Google and Alphabet co-founders Larry Page and Sergey Brin are no longer executives at Alphabet or Google. The Alphabet CEO and president, respectively, have announced they are leaving their positions. Current Google CEO Sundar Pichai will take over as CEO of both Google and Google's parent company, Alphabet. Page and Brin explained the move on Google's company blog:
With Alphabet now well-established, and Google and the Other Bets operating effectively as independent companies, it's the natural time to simplify our management structure. We've never been ones to hold on to management roles when we think there's a better way to run the company. And Alphabet and Google no longer need two CEOs and a President. Going forward, Sundar will be the CEO of both Google and Alphabet. He will be the executive responsible and accountable for leading Google, and managing Alphabets investment in our portfolio of Other Bets. We are deeply committed to Google and Alphabet for the long term and will remain actively involved as Board members, shareholders, and co-founders. In addition, we plan to continue talking with Sundar regularly, especially on topics we're passionate about!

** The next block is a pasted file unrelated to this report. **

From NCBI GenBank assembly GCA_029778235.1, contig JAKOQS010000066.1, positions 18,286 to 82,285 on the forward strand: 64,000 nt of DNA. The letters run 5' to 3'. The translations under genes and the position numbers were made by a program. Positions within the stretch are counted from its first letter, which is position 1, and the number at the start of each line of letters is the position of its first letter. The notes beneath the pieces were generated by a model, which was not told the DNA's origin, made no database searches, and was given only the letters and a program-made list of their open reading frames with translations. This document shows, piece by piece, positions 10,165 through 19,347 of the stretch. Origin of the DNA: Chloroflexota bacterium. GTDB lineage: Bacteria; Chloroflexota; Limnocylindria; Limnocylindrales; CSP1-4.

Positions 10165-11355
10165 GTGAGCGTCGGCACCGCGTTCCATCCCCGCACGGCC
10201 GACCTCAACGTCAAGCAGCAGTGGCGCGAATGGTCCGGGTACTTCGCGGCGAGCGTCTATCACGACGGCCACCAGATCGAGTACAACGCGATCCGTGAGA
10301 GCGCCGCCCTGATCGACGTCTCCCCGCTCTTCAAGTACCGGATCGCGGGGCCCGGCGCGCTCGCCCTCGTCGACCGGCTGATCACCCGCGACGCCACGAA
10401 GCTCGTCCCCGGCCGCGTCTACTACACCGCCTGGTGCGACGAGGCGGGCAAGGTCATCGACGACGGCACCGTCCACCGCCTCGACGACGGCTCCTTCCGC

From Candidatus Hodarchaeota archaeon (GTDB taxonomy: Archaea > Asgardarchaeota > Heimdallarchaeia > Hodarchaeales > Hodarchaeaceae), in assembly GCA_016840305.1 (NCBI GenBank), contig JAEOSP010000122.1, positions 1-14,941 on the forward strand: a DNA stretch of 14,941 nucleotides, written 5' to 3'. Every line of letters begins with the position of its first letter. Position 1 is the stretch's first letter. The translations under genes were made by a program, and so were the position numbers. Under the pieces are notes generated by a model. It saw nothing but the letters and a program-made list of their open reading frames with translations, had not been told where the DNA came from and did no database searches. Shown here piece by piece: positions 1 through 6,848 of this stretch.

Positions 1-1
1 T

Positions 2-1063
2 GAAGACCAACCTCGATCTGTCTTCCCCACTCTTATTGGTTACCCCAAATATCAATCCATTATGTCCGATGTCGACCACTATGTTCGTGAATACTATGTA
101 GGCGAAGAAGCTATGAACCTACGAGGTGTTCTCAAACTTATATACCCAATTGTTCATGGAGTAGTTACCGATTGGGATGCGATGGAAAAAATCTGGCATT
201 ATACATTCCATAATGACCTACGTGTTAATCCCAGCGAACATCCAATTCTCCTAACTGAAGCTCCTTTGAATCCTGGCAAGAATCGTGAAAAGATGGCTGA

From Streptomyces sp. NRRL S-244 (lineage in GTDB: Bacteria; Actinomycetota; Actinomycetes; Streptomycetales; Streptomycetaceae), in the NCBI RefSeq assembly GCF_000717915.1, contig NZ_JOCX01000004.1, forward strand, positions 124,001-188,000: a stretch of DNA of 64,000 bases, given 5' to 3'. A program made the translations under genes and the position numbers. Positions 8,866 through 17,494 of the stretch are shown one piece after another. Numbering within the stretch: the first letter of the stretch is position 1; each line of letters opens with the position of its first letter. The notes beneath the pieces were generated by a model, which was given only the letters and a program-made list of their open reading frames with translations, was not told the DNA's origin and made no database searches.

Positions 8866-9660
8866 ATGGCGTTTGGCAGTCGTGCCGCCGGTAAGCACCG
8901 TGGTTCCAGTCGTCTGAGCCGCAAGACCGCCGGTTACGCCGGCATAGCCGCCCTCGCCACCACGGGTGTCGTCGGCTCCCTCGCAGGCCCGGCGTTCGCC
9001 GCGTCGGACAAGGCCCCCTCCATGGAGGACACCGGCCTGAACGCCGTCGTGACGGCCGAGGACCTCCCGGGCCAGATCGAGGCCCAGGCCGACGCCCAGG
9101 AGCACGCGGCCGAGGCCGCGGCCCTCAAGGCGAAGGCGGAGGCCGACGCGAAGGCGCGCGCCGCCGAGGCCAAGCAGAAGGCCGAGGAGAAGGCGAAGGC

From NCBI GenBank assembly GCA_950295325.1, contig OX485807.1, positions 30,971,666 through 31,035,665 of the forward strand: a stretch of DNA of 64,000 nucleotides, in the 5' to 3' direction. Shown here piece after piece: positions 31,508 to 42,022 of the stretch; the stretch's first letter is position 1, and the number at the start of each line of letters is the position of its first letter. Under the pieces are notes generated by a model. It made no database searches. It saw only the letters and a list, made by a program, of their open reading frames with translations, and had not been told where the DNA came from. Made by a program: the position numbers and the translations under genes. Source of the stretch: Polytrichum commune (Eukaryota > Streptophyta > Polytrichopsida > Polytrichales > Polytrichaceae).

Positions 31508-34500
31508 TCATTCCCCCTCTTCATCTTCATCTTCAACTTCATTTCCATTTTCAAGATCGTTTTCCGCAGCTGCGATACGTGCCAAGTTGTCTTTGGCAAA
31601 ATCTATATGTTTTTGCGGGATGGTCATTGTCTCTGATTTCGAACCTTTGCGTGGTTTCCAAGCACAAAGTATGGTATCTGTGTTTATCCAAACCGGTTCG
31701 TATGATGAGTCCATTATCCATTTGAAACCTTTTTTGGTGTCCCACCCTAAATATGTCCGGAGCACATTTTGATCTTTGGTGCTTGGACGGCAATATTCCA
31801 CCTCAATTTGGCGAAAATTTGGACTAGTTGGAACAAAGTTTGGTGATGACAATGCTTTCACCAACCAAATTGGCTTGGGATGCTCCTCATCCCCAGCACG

Alphabet was created in 2015 as a way to organize and separate the various "other bets" that Google was making with increasing frequency. Alphabet was created as Google's parent company, then-current Google CEO Larry Page and President Sergey Brin moved up to Alphabet, and Sundar Pichai was elevated to Google CEO. The move was seen as a semi-retirement for the two co-founders, allowing them to step away from the day-to-day monotony of running an ad and search engine company and focus on more exciting, futuristic endeavors like self-driving cars, robots, flying delivery drones, and Internet delivered via balloon. Page also has health issues to deal with: he has been fighting vocal cord paralysis since 1999, which at times has caused him to lose his voice entirely and be unable to perform normal CEO duties.
There has always been a fuzzy division line between Alphabet and Google. The various Alphabet divisions, of which Google is one, are often described as "independent companies," but the companies frequently collaborate together, share resources, or get spun off or merged with Google. Google acquireRead More – Source